First, the great news.
The Supreme Court has ruled against the state of Texas in a 5-3 decision striking down the state's restrictions on access to abortion including, among other things, the nonsensical requirement that doctors who perform abortions also have admitting privileges at nearby hospitals
The majority ruling was written by Justice Stephen Breyer.
From the Associated Press:
Breyer wrote that "the surgical-center requirement, like the admitting privileges requirement, provides few, if any, health benefits for women, poses a substantial obstacle to women seeking abortions and constitutes an 'undue burden' on their constitutional right to do so."
Justices Anthony Kennedy, Ruth Bader Ginsburg, Sonia Sotomayor and Elena Kagan joined Breyer.
As you may recall, Texas state Senator Wendy Davis (D) led an all-night filibuster against the law that has now been struck down. Thousands of others joined her in protest outside the state Senate.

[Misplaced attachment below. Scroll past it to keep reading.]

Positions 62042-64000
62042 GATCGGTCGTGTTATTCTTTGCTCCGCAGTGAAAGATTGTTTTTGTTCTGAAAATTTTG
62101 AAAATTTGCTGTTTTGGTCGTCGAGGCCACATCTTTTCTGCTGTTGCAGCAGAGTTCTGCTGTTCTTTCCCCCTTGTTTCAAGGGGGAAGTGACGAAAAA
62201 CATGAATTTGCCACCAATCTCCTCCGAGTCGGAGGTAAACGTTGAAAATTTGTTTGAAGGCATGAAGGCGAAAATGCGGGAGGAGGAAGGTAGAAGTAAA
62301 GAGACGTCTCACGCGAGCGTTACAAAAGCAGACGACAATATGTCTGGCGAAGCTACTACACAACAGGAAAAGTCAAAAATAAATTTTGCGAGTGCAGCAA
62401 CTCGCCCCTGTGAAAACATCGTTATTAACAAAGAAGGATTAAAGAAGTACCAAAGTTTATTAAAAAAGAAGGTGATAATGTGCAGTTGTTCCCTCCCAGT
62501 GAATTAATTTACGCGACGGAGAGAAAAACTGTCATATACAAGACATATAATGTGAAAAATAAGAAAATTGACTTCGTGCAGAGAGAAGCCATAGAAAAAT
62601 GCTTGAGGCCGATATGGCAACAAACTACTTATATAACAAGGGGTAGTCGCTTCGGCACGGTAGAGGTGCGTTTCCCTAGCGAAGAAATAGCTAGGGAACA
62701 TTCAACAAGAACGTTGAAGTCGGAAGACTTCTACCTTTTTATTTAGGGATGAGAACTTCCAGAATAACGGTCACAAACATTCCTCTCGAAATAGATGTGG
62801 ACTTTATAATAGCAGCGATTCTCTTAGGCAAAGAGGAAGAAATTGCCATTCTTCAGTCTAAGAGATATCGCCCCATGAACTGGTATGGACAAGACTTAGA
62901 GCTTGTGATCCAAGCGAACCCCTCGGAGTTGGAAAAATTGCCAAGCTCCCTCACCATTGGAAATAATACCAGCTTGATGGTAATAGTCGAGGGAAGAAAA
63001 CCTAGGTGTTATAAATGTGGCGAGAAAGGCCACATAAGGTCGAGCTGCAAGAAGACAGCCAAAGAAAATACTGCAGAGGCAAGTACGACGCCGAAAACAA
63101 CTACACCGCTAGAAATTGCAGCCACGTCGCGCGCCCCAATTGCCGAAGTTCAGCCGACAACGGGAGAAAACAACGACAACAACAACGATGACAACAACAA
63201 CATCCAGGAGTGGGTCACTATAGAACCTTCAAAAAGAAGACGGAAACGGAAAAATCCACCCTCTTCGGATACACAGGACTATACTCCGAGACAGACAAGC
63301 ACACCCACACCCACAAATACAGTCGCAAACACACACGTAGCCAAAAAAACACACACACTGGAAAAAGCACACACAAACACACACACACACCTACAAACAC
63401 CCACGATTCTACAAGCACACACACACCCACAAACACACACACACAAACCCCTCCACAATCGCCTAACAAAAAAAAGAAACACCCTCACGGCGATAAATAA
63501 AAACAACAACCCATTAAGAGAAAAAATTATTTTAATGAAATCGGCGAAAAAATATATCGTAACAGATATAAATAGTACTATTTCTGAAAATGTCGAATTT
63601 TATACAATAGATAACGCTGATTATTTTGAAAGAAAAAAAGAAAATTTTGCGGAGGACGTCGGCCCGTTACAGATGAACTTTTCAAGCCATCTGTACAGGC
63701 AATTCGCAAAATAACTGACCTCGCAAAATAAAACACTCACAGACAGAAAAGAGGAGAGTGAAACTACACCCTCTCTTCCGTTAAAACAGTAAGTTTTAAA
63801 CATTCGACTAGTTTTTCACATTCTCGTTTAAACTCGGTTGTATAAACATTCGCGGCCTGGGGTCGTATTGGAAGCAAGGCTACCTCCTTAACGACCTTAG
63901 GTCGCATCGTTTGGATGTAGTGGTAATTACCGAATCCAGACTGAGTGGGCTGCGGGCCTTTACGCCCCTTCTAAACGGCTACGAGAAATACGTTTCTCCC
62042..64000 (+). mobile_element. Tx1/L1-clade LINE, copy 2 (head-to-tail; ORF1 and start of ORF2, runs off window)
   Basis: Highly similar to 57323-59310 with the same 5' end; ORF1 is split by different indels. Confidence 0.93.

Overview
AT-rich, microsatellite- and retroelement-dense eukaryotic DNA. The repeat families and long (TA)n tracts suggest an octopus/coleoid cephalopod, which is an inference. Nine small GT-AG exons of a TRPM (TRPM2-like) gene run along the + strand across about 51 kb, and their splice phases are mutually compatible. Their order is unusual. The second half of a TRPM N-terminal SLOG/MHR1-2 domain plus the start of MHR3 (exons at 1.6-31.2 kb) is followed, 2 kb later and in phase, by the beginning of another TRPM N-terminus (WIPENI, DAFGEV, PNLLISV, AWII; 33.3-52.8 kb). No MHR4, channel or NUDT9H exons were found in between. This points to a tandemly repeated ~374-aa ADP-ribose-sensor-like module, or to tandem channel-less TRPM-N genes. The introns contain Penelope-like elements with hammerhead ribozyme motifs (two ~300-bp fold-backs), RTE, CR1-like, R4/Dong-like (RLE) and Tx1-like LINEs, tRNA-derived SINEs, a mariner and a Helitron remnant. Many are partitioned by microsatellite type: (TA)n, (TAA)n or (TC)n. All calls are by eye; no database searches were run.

This ruling has major implications for access to abortion across the country because Texas was far from alone in passing laws that restrict access to abortion by imposing irrelevant requirements on clinics. Each individual state law will have to be challenged in court, but the Supreme Court has made it clear today what the final outcome of those challenges will be.
Justice Clarence Thomas wrote the dissent in which he referenced the late Antonin Scalia and called for striking down Roe v Wade.
Now, for the good news.
The Supreme Court also ruled this morning that individuals who've been convicted for domestic violence can be denied access to guns.
The 6-2 ruling, written by Justice Elena Kagan and endorsed by conservative as well as liberal justices, upheld the sentences imposed on two Maine men who had argued their misdemeanor convictions for domestic abuse should not trigger a federal gun control statute. Thomas and Justice Sonia Sotomayor dissented.
Justice Clarence Thomas wrote the dissent for this case as well.
"We treat no other constitutional right so cavalierly," he said in his dissent. "In construing the statute before us expansively so that causing a single minor reckless injury or offensive touching can lead someone to lose his right to bear arms forever, the court continues to relegate the Second Amendment to a second-class right."
A "single minor reckless injury or offensive touching." No big deal. It was just the one time!